A registration is not an application, but rather an expression of the candidate's interest in applying to the BC PNP Entrepreneur Immigration Stream. The program's registration scoring is based on self-declared and business concept factors. Candidates must meet the minimum scores for each factor to enter the selection pool. The total score will determine whether or not a candidate may receive an Invitation to Apply under the BC PNP Entrepreneur Immigration Stream.
The maximum score available is 200.
Self-Declared Factor 1: Experience
Entrepreneur Immigration candidates may claim points for their business ownership and/or senior management work experience.
Candidates must include details of their business/work experience for the last 10 years prior to submitting an Expression of Interest. If invited to apply, will be required to provide evidence of the reported business and/or work experience.
During registration, candidates must indicate the industry sector code(s) under the North American Industry Classification System (NAICS) and the National Occupational Classification (NOC) occupation code(s) that best relate to their experience.
The maximum score available for this section is 20. Candidates must score at least 8 points to meet the minimum requirements for this section.
|Business Owner - Manager Experience||Less than 12 months||0|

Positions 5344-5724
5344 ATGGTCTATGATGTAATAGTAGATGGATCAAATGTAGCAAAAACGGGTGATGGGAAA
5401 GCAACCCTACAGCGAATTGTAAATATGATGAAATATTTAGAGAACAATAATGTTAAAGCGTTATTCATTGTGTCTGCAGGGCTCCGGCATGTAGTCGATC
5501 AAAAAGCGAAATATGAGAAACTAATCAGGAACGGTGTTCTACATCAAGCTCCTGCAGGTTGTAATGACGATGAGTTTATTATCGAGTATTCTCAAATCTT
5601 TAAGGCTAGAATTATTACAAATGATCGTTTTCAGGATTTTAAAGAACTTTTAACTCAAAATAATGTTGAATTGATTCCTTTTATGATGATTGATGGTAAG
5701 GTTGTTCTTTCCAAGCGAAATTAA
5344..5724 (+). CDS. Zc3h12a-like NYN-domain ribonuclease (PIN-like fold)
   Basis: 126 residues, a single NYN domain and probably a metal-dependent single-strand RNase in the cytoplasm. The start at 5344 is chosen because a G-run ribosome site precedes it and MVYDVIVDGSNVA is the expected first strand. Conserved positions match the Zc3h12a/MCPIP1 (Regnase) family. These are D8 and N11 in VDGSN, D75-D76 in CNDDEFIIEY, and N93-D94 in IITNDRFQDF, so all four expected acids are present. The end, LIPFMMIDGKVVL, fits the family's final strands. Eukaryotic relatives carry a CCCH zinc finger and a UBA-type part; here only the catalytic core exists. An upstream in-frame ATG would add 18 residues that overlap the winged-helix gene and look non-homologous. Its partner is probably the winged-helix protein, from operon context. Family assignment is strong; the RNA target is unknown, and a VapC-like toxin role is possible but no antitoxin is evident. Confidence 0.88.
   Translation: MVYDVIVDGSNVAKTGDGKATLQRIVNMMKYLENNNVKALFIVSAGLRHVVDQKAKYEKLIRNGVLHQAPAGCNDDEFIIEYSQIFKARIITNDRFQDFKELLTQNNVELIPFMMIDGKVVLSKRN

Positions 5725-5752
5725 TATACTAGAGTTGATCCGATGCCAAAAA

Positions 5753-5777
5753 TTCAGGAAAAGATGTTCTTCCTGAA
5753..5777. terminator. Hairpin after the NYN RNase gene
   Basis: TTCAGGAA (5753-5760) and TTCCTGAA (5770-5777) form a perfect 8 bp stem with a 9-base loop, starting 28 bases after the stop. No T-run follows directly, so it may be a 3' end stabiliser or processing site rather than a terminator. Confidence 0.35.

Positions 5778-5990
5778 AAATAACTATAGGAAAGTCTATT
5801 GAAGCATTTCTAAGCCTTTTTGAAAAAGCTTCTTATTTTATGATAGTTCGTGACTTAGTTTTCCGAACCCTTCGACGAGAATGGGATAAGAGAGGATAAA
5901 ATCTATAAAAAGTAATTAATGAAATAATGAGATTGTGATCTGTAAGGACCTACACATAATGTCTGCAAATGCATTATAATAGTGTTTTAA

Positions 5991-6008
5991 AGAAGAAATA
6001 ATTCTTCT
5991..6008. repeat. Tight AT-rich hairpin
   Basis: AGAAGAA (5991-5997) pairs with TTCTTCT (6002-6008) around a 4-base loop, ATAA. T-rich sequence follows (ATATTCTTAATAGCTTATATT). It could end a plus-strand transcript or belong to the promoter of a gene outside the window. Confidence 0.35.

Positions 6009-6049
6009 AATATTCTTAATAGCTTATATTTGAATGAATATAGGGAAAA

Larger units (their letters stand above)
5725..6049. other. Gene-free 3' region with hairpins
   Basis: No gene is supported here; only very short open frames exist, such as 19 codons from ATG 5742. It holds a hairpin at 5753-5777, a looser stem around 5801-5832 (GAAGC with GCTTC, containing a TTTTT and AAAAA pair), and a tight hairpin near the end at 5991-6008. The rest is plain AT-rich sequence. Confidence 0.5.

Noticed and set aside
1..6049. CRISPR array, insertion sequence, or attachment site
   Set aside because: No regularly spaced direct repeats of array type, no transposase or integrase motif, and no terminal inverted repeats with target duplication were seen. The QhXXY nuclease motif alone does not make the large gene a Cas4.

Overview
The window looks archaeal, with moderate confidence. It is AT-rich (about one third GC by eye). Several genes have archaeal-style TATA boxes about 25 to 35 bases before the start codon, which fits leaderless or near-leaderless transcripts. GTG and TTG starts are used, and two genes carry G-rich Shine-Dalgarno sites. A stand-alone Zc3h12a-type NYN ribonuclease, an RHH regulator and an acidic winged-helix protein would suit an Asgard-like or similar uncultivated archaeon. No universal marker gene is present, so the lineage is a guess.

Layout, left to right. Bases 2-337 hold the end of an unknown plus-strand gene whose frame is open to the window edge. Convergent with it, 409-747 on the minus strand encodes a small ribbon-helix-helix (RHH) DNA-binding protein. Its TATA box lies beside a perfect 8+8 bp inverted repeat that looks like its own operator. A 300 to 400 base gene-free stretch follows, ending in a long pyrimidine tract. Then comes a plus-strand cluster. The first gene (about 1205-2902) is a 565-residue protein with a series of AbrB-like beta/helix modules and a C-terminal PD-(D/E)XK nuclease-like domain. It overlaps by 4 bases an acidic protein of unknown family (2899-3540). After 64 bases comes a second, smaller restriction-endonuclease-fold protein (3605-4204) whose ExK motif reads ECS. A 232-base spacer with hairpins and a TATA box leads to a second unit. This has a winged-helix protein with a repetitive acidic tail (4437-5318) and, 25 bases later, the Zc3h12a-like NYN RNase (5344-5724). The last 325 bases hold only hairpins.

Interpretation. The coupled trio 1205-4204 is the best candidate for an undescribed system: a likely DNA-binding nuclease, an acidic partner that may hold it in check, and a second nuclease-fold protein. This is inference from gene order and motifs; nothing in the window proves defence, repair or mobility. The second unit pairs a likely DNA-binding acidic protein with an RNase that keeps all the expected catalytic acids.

|12 to 24 months||4|
|25 to 36 months||6|
|37 to 48 months||12|
|49 to 60 months||15|
|60 months or more||20|
|Senior Manager Work Experience||Less than 24 months||0|
|24 to 48 months||4|
|49 to 60 months||8|
|60 months or more||12|
|MAXIMUM SCORE AVAILABLE||20|
Self-Declared Factor 2: Ownership
Candidates will be awarded an additional 4 points if they have held 100 percent ownership of the proposed business for at least three of the most recent five years. The 100 percent ownership of the business may be shared between the applicant, his or her spouse or common-law partner, and/or dependent child(ren).
Self-Declared Factor 3: Net Worth Factor
Candidates can obtain points for their total net worth including that of their spouse or common-law partner, if applicable. When submitting a registration, potential applicants must have at least a minimum of $600,000 in personal net worth.
The maximum score available for personal net worth is 12. Candidates must score at least 5 points under is factor.
|Personal Net Worth||Points|
|Total current assets (cash and liquid funds)||Less than $50,000||0|
|$50,000 to $199,999||2|
|$200,000 to $399,999||3|
|$400,000 or more||4|
|Total personal net worth||Less than $600,000||0|
|$600,000 to $799,999||5|
|$800,000 to $1,999,999||6|
|$2,000,000 to $4,999,999||7|
|$5,000,000 or more||8|
|MAXIMUM SCORE AVAILABLE||12|
Self-Declared Factor 4: Total Personal Investment
Candidates may obtain points based on their proposed total personal investment for the business. A proposed business-related investment must be completed within 610 days (approximately 20 months) of arriving in B.C. on a BC PNP-supported work permit. If a candidate is proposing a partnership with a co-registrant, he or she must include the names of each partner with the registration.